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Do you know your score?

When did you last check your credit report?

11th December 2017 | Cory Mosey

A number of UK adults aren’t fully aware of what their credit score is, or how it works, according to consumer research group Which?

Your credit score impacts on any loans or services you may be offered by financial institutions for things such as loans, mortgages and overdrafts and also from other providers for things such as mobile phone contracts. Consumers have been urged to regularly check what their rating is and and work on improving it. From the respondents to the survey, a staggering 53% said they had never checked their credit score or obtained a credit report. Furthermore, 77% of the people polled wrongly believed that banks and financial institutions had a “blacklist” which prevented consumers getting loans from anywhere.

A credit score is a measure of credit worthiness across financial institutions and impacts directly on the credit offered to consumers. Simply put, the higher your score, the more likely you are to be offered a mortgage, loan or credit card. If you continually pay off your debts on time and in full, this will be reflected positively with your credit score, however, on the flip side of this argument, people who consider themselves creditworthy because they have never had a loan or borrowed money in any form are equally at risk of having a poor score as somebody with a poor payment history. With all of this being said though, finance companies must take a subjective view of credit worthiness, they ultimately decide, not the credit reference agencies, who is right for their products.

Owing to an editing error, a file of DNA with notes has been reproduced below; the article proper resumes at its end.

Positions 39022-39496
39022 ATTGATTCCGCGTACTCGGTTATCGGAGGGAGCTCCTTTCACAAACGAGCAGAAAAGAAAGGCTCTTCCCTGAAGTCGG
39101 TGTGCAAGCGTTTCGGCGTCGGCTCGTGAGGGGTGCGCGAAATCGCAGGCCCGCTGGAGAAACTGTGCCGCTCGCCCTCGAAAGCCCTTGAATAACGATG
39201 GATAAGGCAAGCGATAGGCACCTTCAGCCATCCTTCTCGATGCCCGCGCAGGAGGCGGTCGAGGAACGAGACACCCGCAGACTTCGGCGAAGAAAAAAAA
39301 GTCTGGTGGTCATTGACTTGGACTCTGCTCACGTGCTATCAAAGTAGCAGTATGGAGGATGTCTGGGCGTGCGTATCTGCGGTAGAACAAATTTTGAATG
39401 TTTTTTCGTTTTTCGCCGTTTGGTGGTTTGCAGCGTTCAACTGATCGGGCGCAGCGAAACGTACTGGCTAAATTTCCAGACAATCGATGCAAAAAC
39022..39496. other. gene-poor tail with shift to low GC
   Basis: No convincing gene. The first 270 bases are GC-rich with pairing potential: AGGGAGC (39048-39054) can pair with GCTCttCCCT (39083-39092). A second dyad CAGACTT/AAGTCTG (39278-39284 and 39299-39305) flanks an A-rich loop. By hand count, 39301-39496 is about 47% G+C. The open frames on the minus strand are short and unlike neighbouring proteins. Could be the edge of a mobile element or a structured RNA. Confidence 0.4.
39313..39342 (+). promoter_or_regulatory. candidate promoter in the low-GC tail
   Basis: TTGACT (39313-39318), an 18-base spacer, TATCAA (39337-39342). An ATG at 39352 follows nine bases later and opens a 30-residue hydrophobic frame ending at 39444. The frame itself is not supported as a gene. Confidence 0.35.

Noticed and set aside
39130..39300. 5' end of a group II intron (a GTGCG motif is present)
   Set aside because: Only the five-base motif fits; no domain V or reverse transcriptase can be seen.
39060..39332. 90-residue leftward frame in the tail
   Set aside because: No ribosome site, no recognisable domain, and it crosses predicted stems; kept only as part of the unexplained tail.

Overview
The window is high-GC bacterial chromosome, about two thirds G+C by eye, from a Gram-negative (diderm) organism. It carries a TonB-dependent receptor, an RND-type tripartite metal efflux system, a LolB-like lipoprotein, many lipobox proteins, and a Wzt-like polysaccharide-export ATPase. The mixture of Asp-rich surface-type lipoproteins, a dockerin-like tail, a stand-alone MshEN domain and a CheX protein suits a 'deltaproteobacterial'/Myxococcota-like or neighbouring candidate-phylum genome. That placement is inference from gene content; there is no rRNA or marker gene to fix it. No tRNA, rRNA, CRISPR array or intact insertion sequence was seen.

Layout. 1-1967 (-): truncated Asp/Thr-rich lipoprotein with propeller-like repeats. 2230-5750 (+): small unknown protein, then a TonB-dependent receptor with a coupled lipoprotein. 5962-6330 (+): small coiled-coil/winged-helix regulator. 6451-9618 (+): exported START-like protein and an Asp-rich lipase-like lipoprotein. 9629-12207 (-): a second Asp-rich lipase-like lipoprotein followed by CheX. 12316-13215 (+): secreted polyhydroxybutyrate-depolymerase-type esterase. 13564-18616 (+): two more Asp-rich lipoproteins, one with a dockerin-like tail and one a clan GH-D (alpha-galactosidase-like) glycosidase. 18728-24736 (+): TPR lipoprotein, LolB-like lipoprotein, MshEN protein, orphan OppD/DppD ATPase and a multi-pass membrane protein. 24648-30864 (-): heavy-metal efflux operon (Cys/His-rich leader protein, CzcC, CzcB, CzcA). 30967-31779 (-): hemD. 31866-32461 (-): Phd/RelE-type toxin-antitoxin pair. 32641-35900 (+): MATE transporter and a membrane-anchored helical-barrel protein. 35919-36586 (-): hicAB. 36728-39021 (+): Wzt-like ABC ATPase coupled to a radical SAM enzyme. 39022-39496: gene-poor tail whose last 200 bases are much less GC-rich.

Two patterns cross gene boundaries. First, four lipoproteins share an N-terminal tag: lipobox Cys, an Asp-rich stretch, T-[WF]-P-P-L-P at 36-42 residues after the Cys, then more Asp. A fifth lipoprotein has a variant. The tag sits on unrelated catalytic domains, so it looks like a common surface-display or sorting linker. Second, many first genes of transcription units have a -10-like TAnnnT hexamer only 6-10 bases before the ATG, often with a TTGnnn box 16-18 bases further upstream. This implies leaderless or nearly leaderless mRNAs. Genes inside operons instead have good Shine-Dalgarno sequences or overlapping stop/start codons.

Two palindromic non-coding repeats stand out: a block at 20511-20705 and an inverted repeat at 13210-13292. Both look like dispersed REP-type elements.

What many people fail to realise is the role played by these little known credit institutions in whether consumers get a loan or not. Companies such as Experian and Equifax and newer services such as Noddle gather a multitude of data about almost all adults across the UK. Every time a payment for credit is made or an application for credit is made, these agencies take note and add it to their database. If people miss or are late in making a payment for gas, electricity or even a mobile phone, a note is sent automatically to the credit reference agencies. This data is then what goes toward our credit scores, with most companies working on a sliding scale of 0-999 depending on the company in question.

When credit is applied for, the bank or finance company contact the credit reference agencies for the information held against that person, although the decision will not rest solely on the credit rating or the payment history held by the credit reference agencies. Usually, everything works as it should with those who are creditworthy receiving credit, whilst those who may have a more patchy payment history will more than likely struggle. However, it isn’t unusual for errors to occur in a person’s credit report, late payments showing for a long closed agreement can mistakenly resurface. Failing to show on the electoral register can also impact the score negatively and as you would expect, any fraudulent activity which may have occurred against a consumer can also be detrimental if it isn’t rectified swiftly.

The point to take from all of the information above is that you should be aware of your credit score and ensure the data shown is up to date and accurate to ensure that you are represented in the best possible way for the next time you require a car, loan or mortgage. Because even though you never own the vehicle with a leasing contract, you are still credit checked to ensure that the contract is affordable for you and that you are creditworthy enough to take the contract.

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